One alumna’s fight for online privacy
He contacted me via Facebook in 2009. We had met in 1985 and almost married in 1990, but we separated because I went away for college. He was still in love with me, he said, and was hoping to rekindle our fiery adolescent romance. It was thrilling and romantic—the stuff movies are made of.
He lived in New Jersey, more than three hours away from Baltimore, but we found ways to stay connected. He was kind and loving at first, but as the months passed he became increasingly possessive and manipulative. He asked repeatedly for nude pictures of me. I resisted at first, then reluctantly agreed to let him take some. He began questioning my whereabouts, what I wore to work, and the people I was working with. He was in Maryland for a visit when I came home from work, and he decided the skirt I wore was too short. He called me a hooker and accused me of trying to seduce my students. I ended the relationship and drove him back to New Jersey. Later that night, he called me. He was irrational and angry. He accused me of cheating on him.
He said if I didn’t tell him the truth, he would sell the CD of nude images of me on eBay. I begged him not to. His last words to me were, “I will destroy you.”
The auction went live the next afternoon.
I was certain he had committed a crime, but the law enforcement officials I turned to for help only smirked, shrugged their shoulders, and sent me on my way. Meanwhile, he was sending links to the auction to my friends, family, and colleagues. It took four days to have the auctions taken down—he created several under different user names.
After 14 months without any contact, I learned that someone pretending to be me had created a profile on a porn website. In addition to my nude pictures, it included my full name, the town where I live, the college where I teach, and a solicitation for sex. Again, police in Maryland and New Jersey were no help, neither was the FBI. Two weeks after finding the profile, a Maryland state trooper from the computer crimes unit was assigned to my case. He was kind and empathetic as he sadly explained the ways Maryland law prevented him from helping me. So I decided to change the law.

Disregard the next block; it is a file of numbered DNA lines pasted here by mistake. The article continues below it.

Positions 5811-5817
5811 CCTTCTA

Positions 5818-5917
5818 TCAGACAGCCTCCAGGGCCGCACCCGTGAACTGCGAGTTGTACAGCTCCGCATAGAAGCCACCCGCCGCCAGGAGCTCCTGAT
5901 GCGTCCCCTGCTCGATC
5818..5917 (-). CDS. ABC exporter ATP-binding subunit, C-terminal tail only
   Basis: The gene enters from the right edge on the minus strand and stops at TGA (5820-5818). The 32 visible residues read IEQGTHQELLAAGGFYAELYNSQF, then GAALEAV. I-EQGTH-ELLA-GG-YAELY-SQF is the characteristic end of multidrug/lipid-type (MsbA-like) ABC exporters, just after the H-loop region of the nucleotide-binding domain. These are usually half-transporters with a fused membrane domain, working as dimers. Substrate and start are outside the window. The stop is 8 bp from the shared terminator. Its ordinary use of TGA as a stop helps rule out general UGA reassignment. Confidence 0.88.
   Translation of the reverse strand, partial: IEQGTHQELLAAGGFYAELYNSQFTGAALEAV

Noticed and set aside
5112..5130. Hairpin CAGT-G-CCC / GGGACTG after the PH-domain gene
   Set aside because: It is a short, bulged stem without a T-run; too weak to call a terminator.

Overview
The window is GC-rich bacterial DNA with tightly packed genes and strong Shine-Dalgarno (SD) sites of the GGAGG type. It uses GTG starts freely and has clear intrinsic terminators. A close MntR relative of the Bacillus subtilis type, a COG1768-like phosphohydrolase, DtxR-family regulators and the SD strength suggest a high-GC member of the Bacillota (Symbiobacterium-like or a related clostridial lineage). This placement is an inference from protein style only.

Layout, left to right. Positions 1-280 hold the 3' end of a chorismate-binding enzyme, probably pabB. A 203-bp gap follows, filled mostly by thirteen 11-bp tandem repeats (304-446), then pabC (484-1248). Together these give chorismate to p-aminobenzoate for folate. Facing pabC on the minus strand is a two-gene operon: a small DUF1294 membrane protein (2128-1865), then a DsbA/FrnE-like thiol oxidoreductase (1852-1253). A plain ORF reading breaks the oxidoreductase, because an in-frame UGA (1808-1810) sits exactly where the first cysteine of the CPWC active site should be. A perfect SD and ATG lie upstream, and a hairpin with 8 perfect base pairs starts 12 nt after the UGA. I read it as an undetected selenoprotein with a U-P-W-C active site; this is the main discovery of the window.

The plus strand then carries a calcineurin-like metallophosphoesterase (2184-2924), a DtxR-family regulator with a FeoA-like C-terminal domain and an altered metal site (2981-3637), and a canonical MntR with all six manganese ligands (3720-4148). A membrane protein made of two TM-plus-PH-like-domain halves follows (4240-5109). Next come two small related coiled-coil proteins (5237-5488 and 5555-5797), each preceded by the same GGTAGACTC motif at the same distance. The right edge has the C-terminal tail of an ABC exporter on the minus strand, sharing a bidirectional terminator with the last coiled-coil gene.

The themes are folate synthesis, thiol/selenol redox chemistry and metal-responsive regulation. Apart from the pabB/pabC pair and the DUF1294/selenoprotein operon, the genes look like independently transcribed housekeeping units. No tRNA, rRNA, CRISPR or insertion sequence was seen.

I could barely talk about what happened with my friends and family, but I began to reach out
to legislators, and share my story with complete strangers. I made myself vulnerable, hoping the legislators I contacted would understand that the photos were a representation of the trust and intimacy that—I thought—existed in the relationship. Then maybe they would see how the photos were used as a weapon to terrorize, to induce powerlessness, to destroy.
When I was victimized, the term “revenge porn” hadn’t yet been coined. Internet searches about nude pictures being posted without consent returned results about online stalking and harassment, so I began the emails I sent to lawmakers with the sentence, “I am a victim of cyber harassment and stalking.” Then I briefly explained what happened, avoiding the details of the harassment.
A few weeks after sending the emails, Maryland Sen. James Brochin invited me to help draft a bill to strengthen the state’s online harassment laws.
In 2012, I testified before the Maryland General Assembly’s Judicial Committee. A bill was passed, broadening Maryland’s misuse of electronic mail law to include all forms of electronic communication. It was a step forward, but a small one.
The following year, State Del. Jon S. Cardin was working on a bill to criminalize revenge porn and asked if I would be interested in helping with the drafting process and testifying at the hearing. He also invited me to take part in a press conference. I hadn’t shared my story with the media, and I wasn’t sure I wanted to go public in such a big way. But I knew that in order to garner the support this bill needed, I had to overcome my shame and speak out.
The media frenzy that followed was astonishing, and it still continues, having grown
to include global media outlets, HBO’s Last Week Tonight, an episode on the SyFy network’s show, The Internet Ruined My Life, and several documentaries. But most importantly, Maryland’s revenge porn law went into effect in October 2014, setting penalties of up to two years in prison for anyone who attempts to cause “serious emotional distress” by uploading identifiable pornographic images.
I began work as the victim services director for the Cyber Civil Rights Initiative (CCRI), a nonprofit organization dedicated to raising awareness about the dangers of nonconsensual pornography.
We provide counseling and technical advice to victims of nonconsensual pornography and support online harassment victims worldwide. We refer victims to attorneys who will provide pro-bono legal services, and work with major social media and tech companies to prevent nonconsensual pornography and other forms of online harassment.
Our legislative victories include helping to draft “revenge porn” legislation for 30 states, the District of Columbia, and the federal government, and helping 27 states pass criminal laws against nonconsensual pornography.
Through CCRI, I have been able to heal and use my experience to help others, and to educate law enforcement officers and administrators, legislators, parents, and teachers around the country, so no one has to face the smirks and shrugs I received when I first went to the police. By sharing my story, I overcame my own shame and put the blame where it belonged: on the perpetrator of the crime. My story is no longer about re-victimization through shame. It is about the civil right to privacy for all human beings.